California Vehicle Code Section 10801 – Operating a Chop Shop
When it comes to these chop shop cases in Los Angeles, I've handled a lot of them over the course of the last twenty-five years – this basically has to do with somebody running a location – that location could be an autobody shop, a building where cars are being moved in and out, it could be a junk yard, it could be a garage, it could be a number of different things – but basically, what's happening is people are coming with stolen cars to that location.
Those cars are being disassembled and then the parts are either being sold off, sometimes the vehicle VIN's are being changed on the vehicle and then the vehicles are being sold. The bottom line is the authorities are on to this type of stuff because it's big business. So, when people steal a car they're going to take it to one of these chop shops to chop it up and obviously a lot of money can be made this way and the police are looking out for this type of stuff.
The police have actual special units – special task forces – both in the prosecuting agencies and in the law enforcement agencies that investigate these crimes. They are sophisticated.
They know how to do surveillance, they know how to execute search warrants – so, if you're charged with a chop shop case in Los Angeles pursuant to California Vehicle Code Section 10801, obviously you're going to want to get an attorney who is familiar with these types of cases, who has handled them, who knows how to defend them and knows how to get the result that you're going to want because if there's a lot of money involved then the prosecutors and the judge are going to be looking to punish you severely.
Legal Defenses for Operating a Chop Shop
One defense – depending on who you are in relation to the case – is whether you own the business where the supposed chop shop is being done, whether you're working in the business, whether you're actually bringing a vehicle there – they're going to probably try to claim that you are part of some ring that's involved with chopping up vehicles and selling off the parts.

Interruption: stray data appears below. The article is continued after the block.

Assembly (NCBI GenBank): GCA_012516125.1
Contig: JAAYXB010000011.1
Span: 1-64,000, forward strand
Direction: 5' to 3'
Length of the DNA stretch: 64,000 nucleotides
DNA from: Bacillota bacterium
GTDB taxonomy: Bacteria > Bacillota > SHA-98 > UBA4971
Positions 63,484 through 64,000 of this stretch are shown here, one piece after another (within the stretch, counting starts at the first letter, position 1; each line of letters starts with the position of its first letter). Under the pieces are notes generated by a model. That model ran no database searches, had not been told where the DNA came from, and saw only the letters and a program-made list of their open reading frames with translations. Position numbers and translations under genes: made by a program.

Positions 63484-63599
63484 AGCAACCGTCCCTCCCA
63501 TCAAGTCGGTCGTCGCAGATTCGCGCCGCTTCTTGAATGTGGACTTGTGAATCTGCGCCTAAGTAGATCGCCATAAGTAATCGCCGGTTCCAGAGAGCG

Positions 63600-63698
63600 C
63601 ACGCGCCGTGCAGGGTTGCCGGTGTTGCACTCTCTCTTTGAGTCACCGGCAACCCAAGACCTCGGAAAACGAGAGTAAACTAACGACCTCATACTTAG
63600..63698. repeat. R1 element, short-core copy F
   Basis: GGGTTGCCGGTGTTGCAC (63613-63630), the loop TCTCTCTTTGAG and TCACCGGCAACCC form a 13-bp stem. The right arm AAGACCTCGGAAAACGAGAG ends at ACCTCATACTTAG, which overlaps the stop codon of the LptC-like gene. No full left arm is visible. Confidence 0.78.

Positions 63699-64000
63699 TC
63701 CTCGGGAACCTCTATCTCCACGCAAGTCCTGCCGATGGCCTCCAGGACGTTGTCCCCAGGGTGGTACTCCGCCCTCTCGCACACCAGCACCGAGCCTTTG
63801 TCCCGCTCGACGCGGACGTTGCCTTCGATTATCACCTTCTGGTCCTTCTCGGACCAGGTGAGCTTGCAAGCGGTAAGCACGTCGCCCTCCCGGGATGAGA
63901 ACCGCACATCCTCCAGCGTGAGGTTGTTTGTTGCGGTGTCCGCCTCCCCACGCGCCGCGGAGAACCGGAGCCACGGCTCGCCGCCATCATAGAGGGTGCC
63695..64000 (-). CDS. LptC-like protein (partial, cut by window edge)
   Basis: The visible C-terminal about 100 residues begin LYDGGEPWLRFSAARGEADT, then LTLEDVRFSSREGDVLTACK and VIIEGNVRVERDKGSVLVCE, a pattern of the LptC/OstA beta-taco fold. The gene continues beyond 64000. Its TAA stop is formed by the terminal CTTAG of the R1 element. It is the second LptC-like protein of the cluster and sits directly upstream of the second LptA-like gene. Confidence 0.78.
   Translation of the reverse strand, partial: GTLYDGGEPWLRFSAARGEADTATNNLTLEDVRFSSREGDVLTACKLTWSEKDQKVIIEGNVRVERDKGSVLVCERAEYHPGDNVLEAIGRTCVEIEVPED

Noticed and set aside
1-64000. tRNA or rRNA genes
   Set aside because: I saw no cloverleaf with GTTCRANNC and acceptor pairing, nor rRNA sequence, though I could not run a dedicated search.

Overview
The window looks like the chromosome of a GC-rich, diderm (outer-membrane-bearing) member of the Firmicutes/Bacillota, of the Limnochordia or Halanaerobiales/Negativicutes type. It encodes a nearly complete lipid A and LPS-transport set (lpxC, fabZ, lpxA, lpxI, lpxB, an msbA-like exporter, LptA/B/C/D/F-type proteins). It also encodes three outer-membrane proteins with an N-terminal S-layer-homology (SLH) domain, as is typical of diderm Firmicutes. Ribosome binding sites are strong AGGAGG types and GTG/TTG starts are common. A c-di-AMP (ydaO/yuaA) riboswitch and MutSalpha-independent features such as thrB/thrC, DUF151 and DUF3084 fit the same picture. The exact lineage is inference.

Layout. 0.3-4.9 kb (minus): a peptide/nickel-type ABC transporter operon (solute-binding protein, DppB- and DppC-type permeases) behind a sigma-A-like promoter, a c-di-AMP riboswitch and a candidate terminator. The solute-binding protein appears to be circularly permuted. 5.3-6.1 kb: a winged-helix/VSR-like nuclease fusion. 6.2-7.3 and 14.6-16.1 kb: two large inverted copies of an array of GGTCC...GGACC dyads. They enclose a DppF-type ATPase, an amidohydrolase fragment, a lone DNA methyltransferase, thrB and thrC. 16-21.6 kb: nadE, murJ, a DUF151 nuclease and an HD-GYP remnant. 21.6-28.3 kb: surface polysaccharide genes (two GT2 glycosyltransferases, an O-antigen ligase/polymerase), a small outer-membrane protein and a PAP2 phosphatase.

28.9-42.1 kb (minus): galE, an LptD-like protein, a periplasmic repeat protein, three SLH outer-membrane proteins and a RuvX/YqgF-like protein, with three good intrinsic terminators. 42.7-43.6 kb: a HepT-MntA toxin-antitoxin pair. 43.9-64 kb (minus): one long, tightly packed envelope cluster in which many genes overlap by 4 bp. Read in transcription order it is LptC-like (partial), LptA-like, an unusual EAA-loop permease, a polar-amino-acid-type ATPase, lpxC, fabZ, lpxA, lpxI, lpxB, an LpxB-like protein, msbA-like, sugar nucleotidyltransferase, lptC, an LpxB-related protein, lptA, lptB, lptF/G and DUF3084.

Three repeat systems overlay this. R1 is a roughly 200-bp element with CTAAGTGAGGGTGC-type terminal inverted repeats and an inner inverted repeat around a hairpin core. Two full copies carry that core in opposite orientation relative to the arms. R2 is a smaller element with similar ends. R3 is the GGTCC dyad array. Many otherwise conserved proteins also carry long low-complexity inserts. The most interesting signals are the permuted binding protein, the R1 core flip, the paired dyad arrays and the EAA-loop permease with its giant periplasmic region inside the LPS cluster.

But the defense that I see in these cases is knowledge. If you don't know that these vehicles that are coming in and out are stolen and they don't have evidence and you've got a plausible story about why you're involved with the entity that's being raided by the police, then you might have a defense in the case.
Then obviously, something that you have to do is sit down with a seasoned criminal defense attorney that's done these cases and really flush out what your defense would be. You want to be honest with the attorney. Don't put a spin on things. Give him the details, and also, you're going to want to look at the evidence the prosecutors have in relation to the case to see if they really have a good case against you.
Other potential defenses surround the facts of the case. Obviously, if the facts are positive to you then you have a good argument and that's something you would discuss with your attorney. Sometimes the police illegally raid locations without search warrants or they get a search warrant and he search warrant is no good because it's not based in probable cause.
Under those circumstances, anything they find on the location would be suppressed – including their observations, statements, any parts they see, any vehicles they see – so this would be a great defense if they illegally come into the location and start grabbing things and arresting people. I have that happen all the time and then we file the motion and obviously, we try to win the case.
Developing an Effective Legal Strategy
Your best strategy is to get a list of questions together to get all your defenses together related to your version of events and then sit down with an attorney. Talk to him about it and really get down to the nitty-gritty about what you can do to help yourself.
Be honest with the attorney and give him all the details. When I meet with people I'm going to try to tell them whether they have a good defense or not or whether they should try to do damage control and try to work out some sort of a resolution with the prosecutors in the case. Get character letters and different things that show the judge that you're a good person.
One big thing that I like to do is get your version of events across to the prosecutor and judge because a lot of times I see one-sided investigations that really don't take into account your story, what's going on with you. They just look at it from one side and a lot of times law enforcement don't do a good thorough job and don't take into account all the facts, so prosecutors are looking at you one way when they really shouldn't if they had all the details related to your case.